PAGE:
I was nervous. I started mumbling Hanuman Chalisa, broken but still the heard verses in place. Sankat se Hanuman Churave, Mahavir jab naam tu laave. I started trembling. Appalled by the dread of experiencing death, I touched my locket. It sent an electric current down my spine. I was absolutely clueless about where I was going to be the very next moment. Loud villainous laughters struck my ears and I thought the earth was going to end for me. In a moment, the sacred red thread tightened itself around my neck and in what I think lasted for a minute, I was almost asphyxiated to death, when holding the locket, thread by thread I managed to disentangle it and break it apart. Oxygen. It was bliss.
I could have died to take one more breath in. My voice wasn't in a condition to call out my mother. I somehow managed to stand up. Fear, no more. I went on to the loo, peed in darkness, watering all around the target and washed my legs, as I had been taught to be hygienic and came back. The locket was lying on the floor, it was upside down. It resided on the other side of Hanuman. It smiled at me. The cast of Hanuman resembled the dreadful darkness upside down. The same dark vicious smile. Entrapped with fear, I stepped back, trembling. Somebody caught hold of my shoulders. My blood ran cold, I couldn't dare to turn back. The hand moved away from my shoulder and patted on my head, and rebuked, 'Why don't you flush after using the toilet?'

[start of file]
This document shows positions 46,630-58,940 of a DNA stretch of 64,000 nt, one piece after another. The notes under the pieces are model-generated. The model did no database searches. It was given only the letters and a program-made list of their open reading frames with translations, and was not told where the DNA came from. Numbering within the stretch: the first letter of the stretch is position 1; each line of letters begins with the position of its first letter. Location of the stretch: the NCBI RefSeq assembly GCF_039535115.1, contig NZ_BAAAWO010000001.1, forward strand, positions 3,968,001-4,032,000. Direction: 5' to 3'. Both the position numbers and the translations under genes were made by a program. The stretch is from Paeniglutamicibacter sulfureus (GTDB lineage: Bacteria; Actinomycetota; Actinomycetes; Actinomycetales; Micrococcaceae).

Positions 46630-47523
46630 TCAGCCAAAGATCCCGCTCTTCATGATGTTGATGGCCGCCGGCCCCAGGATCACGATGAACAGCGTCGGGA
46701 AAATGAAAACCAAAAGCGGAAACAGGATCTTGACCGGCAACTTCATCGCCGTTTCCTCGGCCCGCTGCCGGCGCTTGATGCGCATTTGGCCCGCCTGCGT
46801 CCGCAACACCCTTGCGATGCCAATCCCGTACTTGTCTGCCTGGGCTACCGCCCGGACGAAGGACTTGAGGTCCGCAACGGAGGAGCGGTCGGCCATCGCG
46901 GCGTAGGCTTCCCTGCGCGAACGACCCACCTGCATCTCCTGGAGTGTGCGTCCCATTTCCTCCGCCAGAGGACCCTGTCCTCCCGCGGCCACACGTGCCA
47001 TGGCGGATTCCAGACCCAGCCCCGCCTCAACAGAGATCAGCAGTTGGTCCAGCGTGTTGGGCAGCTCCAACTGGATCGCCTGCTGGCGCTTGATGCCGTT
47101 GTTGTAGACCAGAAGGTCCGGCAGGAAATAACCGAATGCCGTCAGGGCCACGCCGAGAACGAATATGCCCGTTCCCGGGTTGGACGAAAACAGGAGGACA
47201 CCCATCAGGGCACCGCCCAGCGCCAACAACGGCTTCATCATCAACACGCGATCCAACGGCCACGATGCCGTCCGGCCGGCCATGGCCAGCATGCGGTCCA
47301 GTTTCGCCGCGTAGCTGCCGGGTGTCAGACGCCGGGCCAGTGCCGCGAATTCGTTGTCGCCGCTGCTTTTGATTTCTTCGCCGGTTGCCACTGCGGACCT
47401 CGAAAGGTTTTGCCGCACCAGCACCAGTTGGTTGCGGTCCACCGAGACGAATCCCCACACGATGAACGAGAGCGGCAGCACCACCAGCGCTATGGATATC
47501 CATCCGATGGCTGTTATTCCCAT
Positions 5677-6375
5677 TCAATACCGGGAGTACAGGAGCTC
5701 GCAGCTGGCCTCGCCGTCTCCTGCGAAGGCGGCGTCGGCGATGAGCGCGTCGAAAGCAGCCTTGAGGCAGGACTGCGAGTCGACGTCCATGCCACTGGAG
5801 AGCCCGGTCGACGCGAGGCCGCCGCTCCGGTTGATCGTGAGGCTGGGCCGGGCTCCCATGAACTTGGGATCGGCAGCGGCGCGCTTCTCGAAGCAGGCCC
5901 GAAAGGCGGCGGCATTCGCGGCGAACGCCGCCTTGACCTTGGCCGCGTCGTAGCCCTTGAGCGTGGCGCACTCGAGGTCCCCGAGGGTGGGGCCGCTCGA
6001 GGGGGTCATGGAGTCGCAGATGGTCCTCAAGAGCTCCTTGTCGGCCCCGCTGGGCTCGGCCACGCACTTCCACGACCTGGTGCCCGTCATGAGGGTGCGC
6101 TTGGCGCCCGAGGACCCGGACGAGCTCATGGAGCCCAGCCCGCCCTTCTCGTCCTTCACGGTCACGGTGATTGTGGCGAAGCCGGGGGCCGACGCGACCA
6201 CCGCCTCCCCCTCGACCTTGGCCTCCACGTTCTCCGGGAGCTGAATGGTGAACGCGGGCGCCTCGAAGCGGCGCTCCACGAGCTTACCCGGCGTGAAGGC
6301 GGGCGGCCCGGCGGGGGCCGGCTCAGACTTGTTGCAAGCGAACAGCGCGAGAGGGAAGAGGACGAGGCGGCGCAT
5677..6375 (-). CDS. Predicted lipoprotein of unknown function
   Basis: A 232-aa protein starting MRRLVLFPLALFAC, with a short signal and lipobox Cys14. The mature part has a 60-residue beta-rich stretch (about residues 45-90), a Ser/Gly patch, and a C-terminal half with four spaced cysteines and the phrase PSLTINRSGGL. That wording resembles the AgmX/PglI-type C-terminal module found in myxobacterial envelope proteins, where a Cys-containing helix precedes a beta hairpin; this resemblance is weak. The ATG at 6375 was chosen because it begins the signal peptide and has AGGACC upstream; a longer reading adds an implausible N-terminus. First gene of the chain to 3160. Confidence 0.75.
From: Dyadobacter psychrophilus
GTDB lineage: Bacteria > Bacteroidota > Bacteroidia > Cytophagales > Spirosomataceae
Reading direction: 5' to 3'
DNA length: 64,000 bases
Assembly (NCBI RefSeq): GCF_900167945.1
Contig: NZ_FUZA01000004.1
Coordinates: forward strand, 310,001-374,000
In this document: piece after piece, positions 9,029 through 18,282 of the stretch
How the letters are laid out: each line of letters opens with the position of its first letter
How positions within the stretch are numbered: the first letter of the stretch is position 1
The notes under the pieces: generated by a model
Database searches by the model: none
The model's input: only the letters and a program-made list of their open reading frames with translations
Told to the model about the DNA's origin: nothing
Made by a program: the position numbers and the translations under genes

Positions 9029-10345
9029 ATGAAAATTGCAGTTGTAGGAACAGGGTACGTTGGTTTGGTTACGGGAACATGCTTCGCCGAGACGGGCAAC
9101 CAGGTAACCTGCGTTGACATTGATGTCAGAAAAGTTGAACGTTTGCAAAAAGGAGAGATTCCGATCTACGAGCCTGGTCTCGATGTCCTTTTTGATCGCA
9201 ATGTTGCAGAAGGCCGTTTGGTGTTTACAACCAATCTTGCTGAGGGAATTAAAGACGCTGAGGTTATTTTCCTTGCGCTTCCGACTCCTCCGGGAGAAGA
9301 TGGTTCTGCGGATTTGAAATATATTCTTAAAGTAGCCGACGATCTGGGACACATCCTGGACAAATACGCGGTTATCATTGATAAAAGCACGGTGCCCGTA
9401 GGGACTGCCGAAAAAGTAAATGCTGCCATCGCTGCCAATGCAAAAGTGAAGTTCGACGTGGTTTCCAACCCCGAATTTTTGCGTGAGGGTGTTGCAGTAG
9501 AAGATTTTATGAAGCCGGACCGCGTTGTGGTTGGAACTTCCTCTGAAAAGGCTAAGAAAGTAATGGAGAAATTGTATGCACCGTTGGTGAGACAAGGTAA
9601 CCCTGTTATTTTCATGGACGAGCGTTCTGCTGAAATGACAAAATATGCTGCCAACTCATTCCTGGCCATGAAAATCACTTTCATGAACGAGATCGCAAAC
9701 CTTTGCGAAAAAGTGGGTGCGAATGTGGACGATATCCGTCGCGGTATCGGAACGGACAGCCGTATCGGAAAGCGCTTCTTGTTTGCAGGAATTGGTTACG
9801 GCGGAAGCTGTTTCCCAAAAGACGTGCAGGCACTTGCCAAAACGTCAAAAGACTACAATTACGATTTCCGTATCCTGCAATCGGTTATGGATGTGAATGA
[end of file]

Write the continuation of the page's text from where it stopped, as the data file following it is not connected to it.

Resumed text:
Father. He went back to his room. While I, with the suddenly found inspiration, moved over to the locket and picked it up, despite the dark smile. Spat on it. This time it didn't hit me back. I abided by my father's order. The water was just enough to drown the golden darkness.